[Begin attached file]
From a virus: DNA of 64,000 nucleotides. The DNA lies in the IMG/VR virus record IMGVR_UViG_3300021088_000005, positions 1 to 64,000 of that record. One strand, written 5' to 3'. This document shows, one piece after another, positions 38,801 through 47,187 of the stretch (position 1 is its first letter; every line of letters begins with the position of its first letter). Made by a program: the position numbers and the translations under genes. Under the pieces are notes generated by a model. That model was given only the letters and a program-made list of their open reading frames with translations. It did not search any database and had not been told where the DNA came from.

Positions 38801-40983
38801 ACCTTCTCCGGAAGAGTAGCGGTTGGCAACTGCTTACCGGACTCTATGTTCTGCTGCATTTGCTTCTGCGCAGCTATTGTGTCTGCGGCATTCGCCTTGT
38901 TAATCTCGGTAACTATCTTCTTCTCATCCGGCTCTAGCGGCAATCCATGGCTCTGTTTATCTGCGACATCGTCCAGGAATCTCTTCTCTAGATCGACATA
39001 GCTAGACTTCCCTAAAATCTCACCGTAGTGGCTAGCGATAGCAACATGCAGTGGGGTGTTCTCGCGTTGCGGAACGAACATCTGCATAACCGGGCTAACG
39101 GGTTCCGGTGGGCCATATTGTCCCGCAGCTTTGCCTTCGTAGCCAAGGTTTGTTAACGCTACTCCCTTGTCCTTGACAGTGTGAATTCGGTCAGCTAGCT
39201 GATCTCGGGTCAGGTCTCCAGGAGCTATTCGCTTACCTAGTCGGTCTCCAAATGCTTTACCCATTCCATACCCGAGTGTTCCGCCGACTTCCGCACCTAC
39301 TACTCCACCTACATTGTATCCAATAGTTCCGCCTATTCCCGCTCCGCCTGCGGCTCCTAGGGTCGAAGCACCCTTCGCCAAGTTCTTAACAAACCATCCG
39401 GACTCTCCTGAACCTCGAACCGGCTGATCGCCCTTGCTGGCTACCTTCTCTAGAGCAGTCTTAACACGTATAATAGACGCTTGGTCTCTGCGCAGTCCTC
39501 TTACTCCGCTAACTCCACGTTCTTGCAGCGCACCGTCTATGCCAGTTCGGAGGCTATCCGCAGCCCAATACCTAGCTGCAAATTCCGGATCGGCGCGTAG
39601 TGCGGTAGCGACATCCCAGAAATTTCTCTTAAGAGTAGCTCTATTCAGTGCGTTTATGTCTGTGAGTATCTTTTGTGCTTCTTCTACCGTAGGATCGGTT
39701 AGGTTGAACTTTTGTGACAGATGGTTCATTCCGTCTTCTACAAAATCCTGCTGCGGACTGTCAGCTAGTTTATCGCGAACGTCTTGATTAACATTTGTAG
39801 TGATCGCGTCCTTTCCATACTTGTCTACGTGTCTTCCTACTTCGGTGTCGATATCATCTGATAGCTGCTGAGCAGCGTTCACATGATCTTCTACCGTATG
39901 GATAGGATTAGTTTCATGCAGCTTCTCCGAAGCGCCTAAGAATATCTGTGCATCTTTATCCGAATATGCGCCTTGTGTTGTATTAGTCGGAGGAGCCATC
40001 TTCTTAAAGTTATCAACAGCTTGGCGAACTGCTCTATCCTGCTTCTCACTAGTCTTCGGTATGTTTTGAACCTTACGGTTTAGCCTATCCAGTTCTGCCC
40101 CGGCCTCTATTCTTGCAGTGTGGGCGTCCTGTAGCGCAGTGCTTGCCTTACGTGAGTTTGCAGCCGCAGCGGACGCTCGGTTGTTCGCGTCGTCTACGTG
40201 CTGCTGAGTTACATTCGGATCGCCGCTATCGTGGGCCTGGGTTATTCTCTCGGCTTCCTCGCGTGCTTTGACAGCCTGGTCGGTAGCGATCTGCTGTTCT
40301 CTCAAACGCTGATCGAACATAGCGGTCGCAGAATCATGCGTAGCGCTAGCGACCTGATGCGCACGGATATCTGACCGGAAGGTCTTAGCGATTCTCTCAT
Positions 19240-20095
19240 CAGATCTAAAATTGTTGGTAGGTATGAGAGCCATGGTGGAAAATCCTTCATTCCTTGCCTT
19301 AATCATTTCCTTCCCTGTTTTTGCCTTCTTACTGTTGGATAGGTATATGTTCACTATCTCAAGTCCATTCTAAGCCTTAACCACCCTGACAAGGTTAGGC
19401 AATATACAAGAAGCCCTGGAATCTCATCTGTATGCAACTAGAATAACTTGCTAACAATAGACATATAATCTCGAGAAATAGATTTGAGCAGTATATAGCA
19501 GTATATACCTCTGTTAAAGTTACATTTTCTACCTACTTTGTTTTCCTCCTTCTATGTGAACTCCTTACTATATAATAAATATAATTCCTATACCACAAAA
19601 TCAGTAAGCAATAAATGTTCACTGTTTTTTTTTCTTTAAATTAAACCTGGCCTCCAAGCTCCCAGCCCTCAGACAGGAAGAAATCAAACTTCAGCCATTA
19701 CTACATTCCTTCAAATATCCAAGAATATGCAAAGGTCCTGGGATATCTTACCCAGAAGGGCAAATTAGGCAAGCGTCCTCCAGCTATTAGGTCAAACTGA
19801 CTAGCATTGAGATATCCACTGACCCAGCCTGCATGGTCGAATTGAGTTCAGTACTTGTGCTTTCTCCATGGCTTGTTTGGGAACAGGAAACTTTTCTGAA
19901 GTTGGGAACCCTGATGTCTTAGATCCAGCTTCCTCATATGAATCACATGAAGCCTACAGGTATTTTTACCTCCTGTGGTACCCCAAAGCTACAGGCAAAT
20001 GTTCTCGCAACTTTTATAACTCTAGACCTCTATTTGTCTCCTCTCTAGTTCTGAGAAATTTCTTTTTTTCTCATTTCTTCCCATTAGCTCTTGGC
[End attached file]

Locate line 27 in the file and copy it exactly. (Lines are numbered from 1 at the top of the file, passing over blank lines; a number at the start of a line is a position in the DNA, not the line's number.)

19901 GTTGGGAACCCTGATGTCTTAGATCCAGCTTCCTCATATGAATCACATGAAGCCTACAGGTATTTTTACCTCCTGTGGTACCCCAAAGCTACAGGCAAAT